How Dinosaurs Took Flight: Fossils, Science, What We Think We Know, and Mysteries Yet Unsolved. Christopher Sloan. Illustrated with prints and photographs. National Geographic Children's Books. 64pp. Trade ISBN 0-7922-7298-6, $17.95; Library ISBN 0-7922-7404-0, $27.90. (I) With an interesting format that presents evidence leading to various hypotheses, this book supports the theory that birds are descended from ancient dinosaurs. The evidence largely comes from recently discovered feathered dinosaurs in China. And the book points out the mysteries that are as-of-yet unsolved, awaiting further fossil discoveries. Bibliography, Glossary, Index. CVM (I, V, VIII)

Outside and Inside Mummies. Sandra Markle. Illustrated with photographs. Walker and Company. 40pp. Trade ISBN 0-8027-8966-8, $17.95; Library ISBN 0-8027-8967-9, $18.85. Paper ed. (F). (E) This book depicts the sophisticated technology used by archaeologists to obtain information about mummified ancient humans.

The rest of this article is only available to active members of Questia

Sign up now for a free, 1-day trial and receive full access to:

  • Questia's entire collection
  • Automatic bibliography creation
  • More helpful research tools like notes, citations, and highlights
  • Ad-free environment

Already a member? Log in now.

Notes for this article

Add a new note
If you are trying to select text to create highlights or citations, remember that you must now click or tap on the first word, and then click or tap on the last word.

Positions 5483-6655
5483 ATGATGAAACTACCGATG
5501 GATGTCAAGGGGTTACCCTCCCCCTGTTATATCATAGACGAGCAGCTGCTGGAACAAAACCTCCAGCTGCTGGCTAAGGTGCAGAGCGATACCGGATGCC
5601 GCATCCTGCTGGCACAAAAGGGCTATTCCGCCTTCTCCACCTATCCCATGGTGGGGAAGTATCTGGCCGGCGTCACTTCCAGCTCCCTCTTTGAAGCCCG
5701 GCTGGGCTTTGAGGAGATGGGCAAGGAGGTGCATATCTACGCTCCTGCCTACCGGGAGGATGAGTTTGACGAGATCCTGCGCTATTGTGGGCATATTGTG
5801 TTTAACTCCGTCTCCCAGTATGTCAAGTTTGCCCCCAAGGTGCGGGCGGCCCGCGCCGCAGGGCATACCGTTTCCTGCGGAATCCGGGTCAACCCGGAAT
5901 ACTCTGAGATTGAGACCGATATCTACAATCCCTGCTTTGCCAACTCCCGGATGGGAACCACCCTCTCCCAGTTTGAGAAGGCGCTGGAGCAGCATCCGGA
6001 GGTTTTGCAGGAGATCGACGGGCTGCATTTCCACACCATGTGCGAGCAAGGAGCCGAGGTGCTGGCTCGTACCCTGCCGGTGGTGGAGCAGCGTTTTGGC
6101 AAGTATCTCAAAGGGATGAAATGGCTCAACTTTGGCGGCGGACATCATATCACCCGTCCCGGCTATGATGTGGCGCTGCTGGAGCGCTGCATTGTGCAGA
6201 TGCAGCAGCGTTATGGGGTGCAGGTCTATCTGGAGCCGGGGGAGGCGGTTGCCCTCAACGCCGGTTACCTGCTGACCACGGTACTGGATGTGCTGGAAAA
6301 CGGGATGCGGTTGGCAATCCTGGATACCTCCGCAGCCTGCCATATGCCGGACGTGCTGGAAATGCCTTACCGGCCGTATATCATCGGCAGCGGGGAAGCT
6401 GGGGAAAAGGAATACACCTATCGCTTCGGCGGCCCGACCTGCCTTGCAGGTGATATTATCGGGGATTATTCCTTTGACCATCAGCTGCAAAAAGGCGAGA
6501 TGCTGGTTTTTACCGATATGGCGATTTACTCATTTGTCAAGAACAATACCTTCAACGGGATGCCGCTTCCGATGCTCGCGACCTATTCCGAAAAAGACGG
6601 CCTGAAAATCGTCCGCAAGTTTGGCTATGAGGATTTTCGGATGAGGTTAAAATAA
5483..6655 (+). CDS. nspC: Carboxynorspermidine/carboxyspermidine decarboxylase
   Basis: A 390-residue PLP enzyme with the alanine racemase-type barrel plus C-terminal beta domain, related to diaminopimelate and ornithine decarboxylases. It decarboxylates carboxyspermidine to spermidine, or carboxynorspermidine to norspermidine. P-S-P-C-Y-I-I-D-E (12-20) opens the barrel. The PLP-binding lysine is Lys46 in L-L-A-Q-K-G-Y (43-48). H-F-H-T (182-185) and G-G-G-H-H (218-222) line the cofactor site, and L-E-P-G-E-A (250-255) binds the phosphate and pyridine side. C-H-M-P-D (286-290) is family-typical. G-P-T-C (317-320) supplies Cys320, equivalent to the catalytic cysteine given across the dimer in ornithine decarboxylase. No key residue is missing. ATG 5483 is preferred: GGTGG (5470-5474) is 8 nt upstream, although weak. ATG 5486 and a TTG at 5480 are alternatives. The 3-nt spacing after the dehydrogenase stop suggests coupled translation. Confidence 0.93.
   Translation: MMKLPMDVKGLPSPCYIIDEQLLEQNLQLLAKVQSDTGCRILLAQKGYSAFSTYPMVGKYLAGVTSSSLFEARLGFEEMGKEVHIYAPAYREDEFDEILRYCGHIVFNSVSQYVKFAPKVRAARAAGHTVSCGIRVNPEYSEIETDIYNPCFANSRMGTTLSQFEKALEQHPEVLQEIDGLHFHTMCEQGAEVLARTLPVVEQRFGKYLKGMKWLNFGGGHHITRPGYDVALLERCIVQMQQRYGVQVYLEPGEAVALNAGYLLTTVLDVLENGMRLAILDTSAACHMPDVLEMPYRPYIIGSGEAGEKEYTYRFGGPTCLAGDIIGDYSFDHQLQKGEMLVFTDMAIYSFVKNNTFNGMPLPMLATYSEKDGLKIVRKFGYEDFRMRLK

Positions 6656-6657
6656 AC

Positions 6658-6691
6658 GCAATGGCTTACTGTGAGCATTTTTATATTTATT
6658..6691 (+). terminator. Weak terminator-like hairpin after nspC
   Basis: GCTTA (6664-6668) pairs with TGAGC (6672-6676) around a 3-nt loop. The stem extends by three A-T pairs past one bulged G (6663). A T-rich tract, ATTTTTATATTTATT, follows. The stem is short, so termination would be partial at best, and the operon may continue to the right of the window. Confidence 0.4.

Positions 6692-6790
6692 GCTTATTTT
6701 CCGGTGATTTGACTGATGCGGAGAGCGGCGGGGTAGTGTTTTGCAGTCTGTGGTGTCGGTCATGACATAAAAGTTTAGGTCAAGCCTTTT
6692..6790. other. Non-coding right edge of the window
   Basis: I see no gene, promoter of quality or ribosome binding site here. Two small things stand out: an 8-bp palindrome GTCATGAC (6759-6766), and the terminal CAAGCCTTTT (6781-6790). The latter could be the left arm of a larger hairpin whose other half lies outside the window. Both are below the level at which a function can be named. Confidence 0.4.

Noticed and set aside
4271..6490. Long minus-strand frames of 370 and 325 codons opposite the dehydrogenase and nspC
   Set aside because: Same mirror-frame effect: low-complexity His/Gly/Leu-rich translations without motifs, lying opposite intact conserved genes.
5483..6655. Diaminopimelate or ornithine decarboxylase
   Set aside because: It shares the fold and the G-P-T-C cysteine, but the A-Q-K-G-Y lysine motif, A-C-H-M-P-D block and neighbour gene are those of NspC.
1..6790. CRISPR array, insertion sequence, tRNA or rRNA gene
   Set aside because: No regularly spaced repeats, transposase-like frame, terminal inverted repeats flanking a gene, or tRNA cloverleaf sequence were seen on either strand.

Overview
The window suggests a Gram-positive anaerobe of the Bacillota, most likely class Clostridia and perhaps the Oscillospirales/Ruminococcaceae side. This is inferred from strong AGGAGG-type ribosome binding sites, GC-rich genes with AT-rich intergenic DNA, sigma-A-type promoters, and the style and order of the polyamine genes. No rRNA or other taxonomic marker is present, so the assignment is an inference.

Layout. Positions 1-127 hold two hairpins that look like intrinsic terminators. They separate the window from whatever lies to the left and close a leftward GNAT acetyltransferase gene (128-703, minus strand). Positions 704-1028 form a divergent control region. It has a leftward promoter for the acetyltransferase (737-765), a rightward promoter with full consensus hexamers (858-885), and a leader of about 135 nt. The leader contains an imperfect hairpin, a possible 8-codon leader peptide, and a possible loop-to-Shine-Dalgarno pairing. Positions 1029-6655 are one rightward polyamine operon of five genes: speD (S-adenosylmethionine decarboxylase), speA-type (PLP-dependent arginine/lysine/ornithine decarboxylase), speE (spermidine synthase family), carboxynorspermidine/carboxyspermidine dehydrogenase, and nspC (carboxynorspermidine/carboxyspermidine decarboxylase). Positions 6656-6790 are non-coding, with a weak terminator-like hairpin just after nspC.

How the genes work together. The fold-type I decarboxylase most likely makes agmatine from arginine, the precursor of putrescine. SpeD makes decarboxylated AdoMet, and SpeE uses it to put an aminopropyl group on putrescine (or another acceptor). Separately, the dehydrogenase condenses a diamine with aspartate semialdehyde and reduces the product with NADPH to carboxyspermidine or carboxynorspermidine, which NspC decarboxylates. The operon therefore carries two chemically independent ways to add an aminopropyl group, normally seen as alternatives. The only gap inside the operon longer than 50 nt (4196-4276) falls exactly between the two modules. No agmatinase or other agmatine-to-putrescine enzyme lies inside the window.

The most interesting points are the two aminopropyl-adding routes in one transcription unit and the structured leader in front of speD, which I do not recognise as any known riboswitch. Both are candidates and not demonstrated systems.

Loading One moment ...
Project items
Notes
Cite this article

Cited article

Style
Citations are available only to our active members.
Sign up now to cite pages or passages in MLA, APA and Chicago citation styles.

Cited article

Outstanding Science Trade Books for Students K-12: Books Published in 2005
Settings

Settings

Typeface
Text size Smaller Larger
Search within

Search within this article

Look up

Look up a word

  • Dictionary
  • Thesaurus
Please submit a word or phrase above.
Print this page

Print this page

Why can't I print more than one page at a time?

While we understand printed pages are helpful to our users, this limitation is necessary to help protect our publishers' copyrighted material and prevent its unlawful distribution. We are sorry for any inconvenience.
Full screen

matching results for page

Cited passage

Style
Citations are available only to our active members.
Sign up now to cite pages or passages in MLA, APA and Chicago citation styles.

Cited passage

Welcome to the new Questia Reader

The Questia Reader has been updated to provide you with an even better online reading experience.  It is now 100% Responsive, which means you can read our books and articles on any sized device you wish.  All of your favorite tools like notes, highlights, and citations are still here, but the way you select text has been updated to be easier to use, especially on touchscreen devices.  Here's how:

1. Click or tap the first word you want to select.
2. Click or tap the last word you want to select.

OK, got it!

Thanks for trying Questia!

Please continue trying out our research tools, but please note, full functionality is available only to our active members.

Your work will be lost once you leave this Web page.

For full access in an ad-free environment, sign up now for a FREE, 1-day trial.

Already a member? Log in now.

Are you sure you want to delete this highlight?